The commentator, Wildberger, concludes this section of his commentary about Isaiah 25:6-8 by contending:

"When סמנים (rich foods) is used (this plural form occurs only here), one ought not think it refers to meat, but rather to foods that have been prepared using a lot of oil. For an extraordinary festival, one also needs to have
an excellent wine, in this case one that has been prepared carefully, with special effort to strain it meticulously so as to make it clear, without sediment. What is described is the opposite of what was presumably the popular notion
in Israel, that Yahweh would prepare for the peoples a drinking feast at which he would 'make them drunk, until they become merry and then sleep a perpetual sleep and never wake' (Jer. 51:39; cf. Jer. 25:15ff. and Ps. 75:9)."

He also encourages readers to view this ancient text through Israelites eyes of antiquity.

Alec Motyer makes an interesting observation as well:

"The rich food and finest of wines contrast with the bread and water of 21:14. Aged wine can mean the sediment that forms in the process of fermentation (Zeph. 1:12), but here it means the wine itself, purified and matured by being allowed to stand. Finest of wines is (lit.) ‘lees thoroughly filtered’; best of meats (lit.) ‘rich food, filled with marrow’, a picture of nourishment."

See Genesis 4:4; Exodus 29:2; 7, 21, 23, 40; Nehemiah 8:10; Isaiah 28:1, 4.

Keil-Delitzsch prove to be worth consulting here. At least part of what they write appears to be on the mark:

Shemârim mezukkâkim are wines which have been left to stand upon their lees after the first fermentation is over, which have thus thoroughly fermented, and have been kept a long time (from shâmar, to keep, spec. to allow to ferment), and which are then filtered before drinking (Gr. οἶνος σακκίας, i.e., διΰλισμένος or διηθικὸς, from διηθεῖν, percolare), hence wine both strong and clear. Memuchâyı̄m might mean emedullatae ("with the marrow taken out;" compare, perhaps, Proverbs 31:3), but this could only apply to the bones, not to the fat meat itself; the meaning is therefore "mixed with marrow," made marrowy, medullosae. The thing symbolized in this way is the full enjoyment of blessedness in the perfected kingdom of God.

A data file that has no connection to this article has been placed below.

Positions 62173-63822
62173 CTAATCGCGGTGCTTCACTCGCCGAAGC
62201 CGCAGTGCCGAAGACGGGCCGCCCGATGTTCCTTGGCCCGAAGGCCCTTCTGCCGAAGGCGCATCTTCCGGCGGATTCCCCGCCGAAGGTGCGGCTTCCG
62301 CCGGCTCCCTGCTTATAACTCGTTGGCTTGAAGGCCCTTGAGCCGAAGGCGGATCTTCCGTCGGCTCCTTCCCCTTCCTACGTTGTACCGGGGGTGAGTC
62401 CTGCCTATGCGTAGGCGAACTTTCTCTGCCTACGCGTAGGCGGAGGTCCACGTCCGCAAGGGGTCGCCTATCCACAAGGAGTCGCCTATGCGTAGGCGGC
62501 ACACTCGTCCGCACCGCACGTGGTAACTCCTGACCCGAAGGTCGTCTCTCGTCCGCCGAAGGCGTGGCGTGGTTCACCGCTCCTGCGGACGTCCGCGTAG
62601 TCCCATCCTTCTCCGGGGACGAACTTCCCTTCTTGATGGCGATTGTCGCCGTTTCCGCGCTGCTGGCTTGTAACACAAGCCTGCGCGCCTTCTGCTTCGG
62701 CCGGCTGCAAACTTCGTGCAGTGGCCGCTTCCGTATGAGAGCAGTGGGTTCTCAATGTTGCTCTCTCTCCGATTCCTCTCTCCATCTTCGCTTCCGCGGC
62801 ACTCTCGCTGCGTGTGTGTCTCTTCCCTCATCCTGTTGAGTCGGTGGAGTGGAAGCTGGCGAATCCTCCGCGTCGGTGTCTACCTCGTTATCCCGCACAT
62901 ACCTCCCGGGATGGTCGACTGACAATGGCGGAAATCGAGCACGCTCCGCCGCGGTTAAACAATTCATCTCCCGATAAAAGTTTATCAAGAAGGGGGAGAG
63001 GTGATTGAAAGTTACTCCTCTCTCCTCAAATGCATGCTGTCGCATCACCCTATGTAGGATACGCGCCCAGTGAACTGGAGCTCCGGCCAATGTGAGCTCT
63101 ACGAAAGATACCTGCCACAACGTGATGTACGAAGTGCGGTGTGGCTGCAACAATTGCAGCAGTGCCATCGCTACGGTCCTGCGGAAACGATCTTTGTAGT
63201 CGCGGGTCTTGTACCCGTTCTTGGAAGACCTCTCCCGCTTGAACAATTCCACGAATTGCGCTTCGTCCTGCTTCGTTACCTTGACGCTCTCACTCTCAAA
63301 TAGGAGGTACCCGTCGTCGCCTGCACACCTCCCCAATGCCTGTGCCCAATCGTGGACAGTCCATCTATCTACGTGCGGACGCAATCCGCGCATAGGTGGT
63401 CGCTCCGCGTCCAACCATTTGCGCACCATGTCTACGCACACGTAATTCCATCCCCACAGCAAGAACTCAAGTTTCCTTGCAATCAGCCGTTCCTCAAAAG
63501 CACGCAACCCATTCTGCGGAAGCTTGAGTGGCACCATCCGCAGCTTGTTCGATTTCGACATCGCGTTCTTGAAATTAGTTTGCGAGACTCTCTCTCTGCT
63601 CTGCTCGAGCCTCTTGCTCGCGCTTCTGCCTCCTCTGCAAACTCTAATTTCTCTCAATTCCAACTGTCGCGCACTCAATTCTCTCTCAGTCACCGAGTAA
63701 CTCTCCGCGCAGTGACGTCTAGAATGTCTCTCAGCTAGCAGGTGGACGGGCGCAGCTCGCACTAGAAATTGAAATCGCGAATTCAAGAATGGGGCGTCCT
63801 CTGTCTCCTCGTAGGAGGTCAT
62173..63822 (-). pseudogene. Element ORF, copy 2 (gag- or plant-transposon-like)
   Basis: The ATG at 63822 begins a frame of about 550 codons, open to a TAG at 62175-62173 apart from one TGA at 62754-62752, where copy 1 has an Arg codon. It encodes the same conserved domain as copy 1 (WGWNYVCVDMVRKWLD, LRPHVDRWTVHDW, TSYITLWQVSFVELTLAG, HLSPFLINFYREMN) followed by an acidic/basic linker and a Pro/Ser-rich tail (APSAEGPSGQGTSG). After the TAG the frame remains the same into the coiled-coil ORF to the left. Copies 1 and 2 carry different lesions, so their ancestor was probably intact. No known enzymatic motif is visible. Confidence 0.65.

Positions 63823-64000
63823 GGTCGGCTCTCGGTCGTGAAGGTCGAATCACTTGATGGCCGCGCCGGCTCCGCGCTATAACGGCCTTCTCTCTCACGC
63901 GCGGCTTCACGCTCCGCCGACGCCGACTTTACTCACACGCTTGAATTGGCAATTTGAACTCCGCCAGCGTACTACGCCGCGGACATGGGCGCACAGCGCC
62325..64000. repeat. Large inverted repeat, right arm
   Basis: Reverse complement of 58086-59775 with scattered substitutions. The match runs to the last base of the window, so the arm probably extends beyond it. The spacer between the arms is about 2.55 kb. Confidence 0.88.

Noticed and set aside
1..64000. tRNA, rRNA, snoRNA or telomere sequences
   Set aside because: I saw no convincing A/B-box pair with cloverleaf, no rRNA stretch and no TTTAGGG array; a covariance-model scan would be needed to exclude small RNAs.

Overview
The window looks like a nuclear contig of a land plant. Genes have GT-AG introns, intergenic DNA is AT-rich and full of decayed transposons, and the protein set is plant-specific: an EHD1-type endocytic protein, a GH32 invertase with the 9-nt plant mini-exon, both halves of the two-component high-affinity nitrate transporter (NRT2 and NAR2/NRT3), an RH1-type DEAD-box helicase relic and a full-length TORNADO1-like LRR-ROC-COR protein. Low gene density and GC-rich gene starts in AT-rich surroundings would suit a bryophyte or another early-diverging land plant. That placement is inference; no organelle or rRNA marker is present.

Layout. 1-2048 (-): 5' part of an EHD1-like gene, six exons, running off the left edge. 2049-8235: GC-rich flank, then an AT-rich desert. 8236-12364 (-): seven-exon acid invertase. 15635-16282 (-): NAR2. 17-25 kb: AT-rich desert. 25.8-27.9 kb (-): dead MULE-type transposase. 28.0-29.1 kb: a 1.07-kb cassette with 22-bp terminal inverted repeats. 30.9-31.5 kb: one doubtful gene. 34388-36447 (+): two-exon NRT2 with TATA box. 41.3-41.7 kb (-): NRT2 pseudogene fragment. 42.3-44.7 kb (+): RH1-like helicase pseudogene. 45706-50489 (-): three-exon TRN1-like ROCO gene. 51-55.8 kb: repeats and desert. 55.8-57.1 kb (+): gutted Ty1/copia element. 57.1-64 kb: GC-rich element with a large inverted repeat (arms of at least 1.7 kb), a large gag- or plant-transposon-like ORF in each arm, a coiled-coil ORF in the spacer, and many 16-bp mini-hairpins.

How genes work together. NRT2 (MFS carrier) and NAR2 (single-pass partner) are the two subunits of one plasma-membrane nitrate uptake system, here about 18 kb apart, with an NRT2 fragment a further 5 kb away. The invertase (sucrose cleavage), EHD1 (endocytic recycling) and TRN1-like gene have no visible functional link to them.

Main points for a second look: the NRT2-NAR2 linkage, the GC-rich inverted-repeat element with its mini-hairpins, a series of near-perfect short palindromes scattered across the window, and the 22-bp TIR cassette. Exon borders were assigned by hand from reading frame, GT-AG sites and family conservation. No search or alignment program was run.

Monday, October 08, 2018

King Solomon's Hecatombs in 1 Kings 8:63ff

Jehovah cares for animals; of that fact, I have no doubt (Proverbs 12:10). On the other hand, what about the thousands upon thousands of animals sacrificed by the nation of Israel and the animals killed during the flood? Did not King Solomon offer up 100,000 animals (around that number) at one time to Jehovah?

"And Solomon offered for the sacrifice of peace-offerings, which he offered unto Jehovah, two and twenty thousand oxen, and a hundred and twenty thousand sheep. So the king and all the children of Israel dedicated the house of Jehovah" (1 Kings 8:63 ASV).

Compare verse 64.